• exploration takes more time, so even assuming it would ultimately lead to better understanding, it is not obvious that the cost:benefit ratio would be better (some of the crazy methods resulted in 12 years old kids who knew dozen different methods for addition, but didn't know multiplication yet).

There are also, sadly, more pragmatic arguments against constructivism, such as difficulty of finding enough math teachers who really understand math, or resistance of parents who themselves learned math by memorizing and now can't help their kids with their homework.

Should I ask what question you were asking when you decided on this position ;-)

I think you are creating an incorrect dichotomy. Neither schools, nor learning in general, are about either getting answers or posing questions. I think they are a bundle we take together.

To the extent you are arguing modern schooling approaches might tend to penalize a curious (and probably less focused) mind in the interest of conveying known facts and knowledge I would agree to some extent. At the same time, there are a lot of people that seem born with a lack of intellectual curiosity, or at least a lack of discipline and gumption to pursue that interest (a lot of us are lazy, though I suspect many like me just have to work a lot harder than others to get the the same place so lazy might just be another way of saying lack or energy to get there).

You just described Self-Directed Education.

Of particular interest, at least to me, are Peter Gray's optimizing conditions.

You mentioned a few of them: Ample time for play, access to tools. I think the others combine to outline a sort of litmus test for learning environments that conform to our natural ways of learning.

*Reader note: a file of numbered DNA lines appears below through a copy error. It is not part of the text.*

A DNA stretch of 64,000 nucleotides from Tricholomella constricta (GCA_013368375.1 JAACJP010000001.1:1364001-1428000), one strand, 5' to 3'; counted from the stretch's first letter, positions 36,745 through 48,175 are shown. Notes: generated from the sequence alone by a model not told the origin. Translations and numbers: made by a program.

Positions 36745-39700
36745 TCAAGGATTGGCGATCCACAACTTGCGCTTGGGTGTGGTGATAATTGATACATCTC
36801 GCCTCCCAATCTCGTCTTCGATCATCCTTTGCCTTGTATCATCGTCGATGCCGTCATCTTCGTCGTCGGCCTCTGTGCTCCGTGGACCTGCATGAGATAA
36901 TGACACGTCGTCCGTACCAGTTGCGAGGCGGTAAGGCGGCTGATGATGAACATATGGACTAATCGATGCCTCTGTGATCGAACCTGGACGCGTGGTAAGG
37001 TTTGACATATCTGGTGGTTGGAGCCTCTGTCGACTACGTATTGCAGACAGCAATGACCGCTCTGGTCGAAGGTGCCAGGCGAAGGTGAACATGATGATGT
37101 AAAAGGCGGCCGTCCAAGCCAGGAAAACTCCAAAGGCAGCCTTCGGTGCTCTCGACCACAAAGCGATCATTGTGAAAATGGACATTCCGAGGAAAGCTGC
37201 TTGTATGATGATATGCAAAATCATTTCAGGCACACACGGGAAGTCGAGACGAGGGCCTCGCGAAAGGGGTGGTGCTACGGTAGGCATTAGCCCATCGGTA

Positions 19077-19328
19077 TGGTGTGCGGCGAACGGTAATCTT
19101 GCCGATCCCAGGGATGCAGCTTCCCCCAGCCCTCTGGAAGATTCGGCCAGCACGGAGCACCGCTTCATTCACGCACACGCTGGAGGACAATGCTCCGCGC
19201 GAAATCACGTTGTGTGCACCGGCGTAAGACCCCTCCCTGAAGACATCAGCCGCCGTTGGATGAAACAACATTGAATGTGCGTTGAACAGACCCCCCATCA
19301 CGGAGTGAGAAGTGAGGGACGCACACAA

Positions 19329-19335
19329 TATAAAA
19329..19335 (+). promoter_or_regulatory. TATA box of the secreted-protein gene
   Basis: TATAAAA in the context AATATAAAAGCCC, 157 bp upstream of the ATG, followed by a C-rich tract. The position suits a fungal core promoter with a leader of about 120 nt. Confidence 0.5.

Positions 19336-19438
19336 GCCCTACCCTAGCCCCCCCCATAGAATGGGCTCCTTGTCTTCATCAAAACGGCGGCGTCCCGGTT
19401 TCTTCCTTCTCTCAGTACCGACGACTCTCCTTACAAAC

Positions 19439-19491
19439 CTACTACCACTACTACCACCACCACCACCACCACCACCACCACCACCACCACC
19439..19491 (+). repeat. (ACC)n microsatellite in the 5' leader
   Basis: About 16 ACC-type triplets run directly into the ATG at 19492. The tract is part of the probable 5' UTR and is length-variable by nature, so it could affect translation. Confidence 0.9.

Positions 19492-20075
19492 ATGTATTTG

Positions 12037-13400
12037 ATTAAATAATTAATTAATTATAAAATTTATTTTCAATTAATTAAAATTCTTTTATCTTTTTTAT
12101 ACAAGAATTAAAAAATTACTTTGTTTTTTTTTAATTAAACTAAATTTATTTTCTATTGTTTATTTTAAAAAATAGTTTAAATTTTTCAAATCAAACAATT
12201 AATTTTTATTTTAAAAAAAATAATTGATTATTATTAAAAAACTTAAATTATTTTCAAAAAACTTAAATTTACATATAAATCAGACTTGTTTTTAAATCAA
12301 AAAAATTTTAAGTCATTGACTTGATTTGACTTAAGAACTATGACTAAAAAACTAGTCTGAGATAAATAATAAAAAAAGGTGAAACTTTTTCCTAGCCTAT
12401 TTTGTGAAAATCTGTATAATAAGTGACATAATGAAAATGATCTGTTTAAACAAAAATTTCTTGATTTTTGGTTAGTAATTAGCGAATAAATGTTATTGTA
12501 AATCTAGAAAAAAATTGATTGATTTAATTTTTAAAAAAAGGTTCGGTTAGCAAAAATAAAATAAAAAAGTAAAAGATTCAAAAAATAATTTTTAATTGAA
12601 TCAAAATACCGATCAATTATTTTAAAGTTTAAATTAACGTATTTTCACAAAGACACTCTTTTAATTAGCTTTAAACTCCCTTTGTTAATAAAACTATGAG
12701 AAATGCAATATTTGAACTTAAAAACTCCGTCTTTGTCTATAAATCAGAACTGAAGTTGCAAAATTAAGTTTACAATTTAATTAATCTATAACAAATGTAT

Do you have any strong evidence to back this up? Opinions on education are dime a dozen, studies are what I'd like to see for once.

Not OP, but I've done a bit of digging on this. Education research is really in a bit of a bind when it comes to looking at very-different models. The conventional model is so well established and broadly applied that it's really hard to get powerful studies of anything radically different from what you see in public schools today. Nearly all of the energy in Ed departments at various universities is focused there because that's where 95%+ of kids spend their time.

There are a handful of homeschooling studies that differentiate between "unschoolers" and more-conventional homeschooling approaches, but it's so niche that removing confounders is basically impossible.

You also run into the issue that making meaningful metrics for comparison is really challenging. Unschoolers are probably less likely to do well on a pre-calc test, but simultaneously more likely to earn an advanced math degree - the kids who have a proclivity for math get to dedicate a lot more time to it, while the others happily get by with perhaps only arithmetic and algebra.

I'm pretty thoroughly convinced that dramatically more freedom for school-aged kids is a great thing, but my conviction rests mostly on anecdote and personal experience spending lots of time in spaces that are run in a more self-directed way -- the research-backing just isn't there.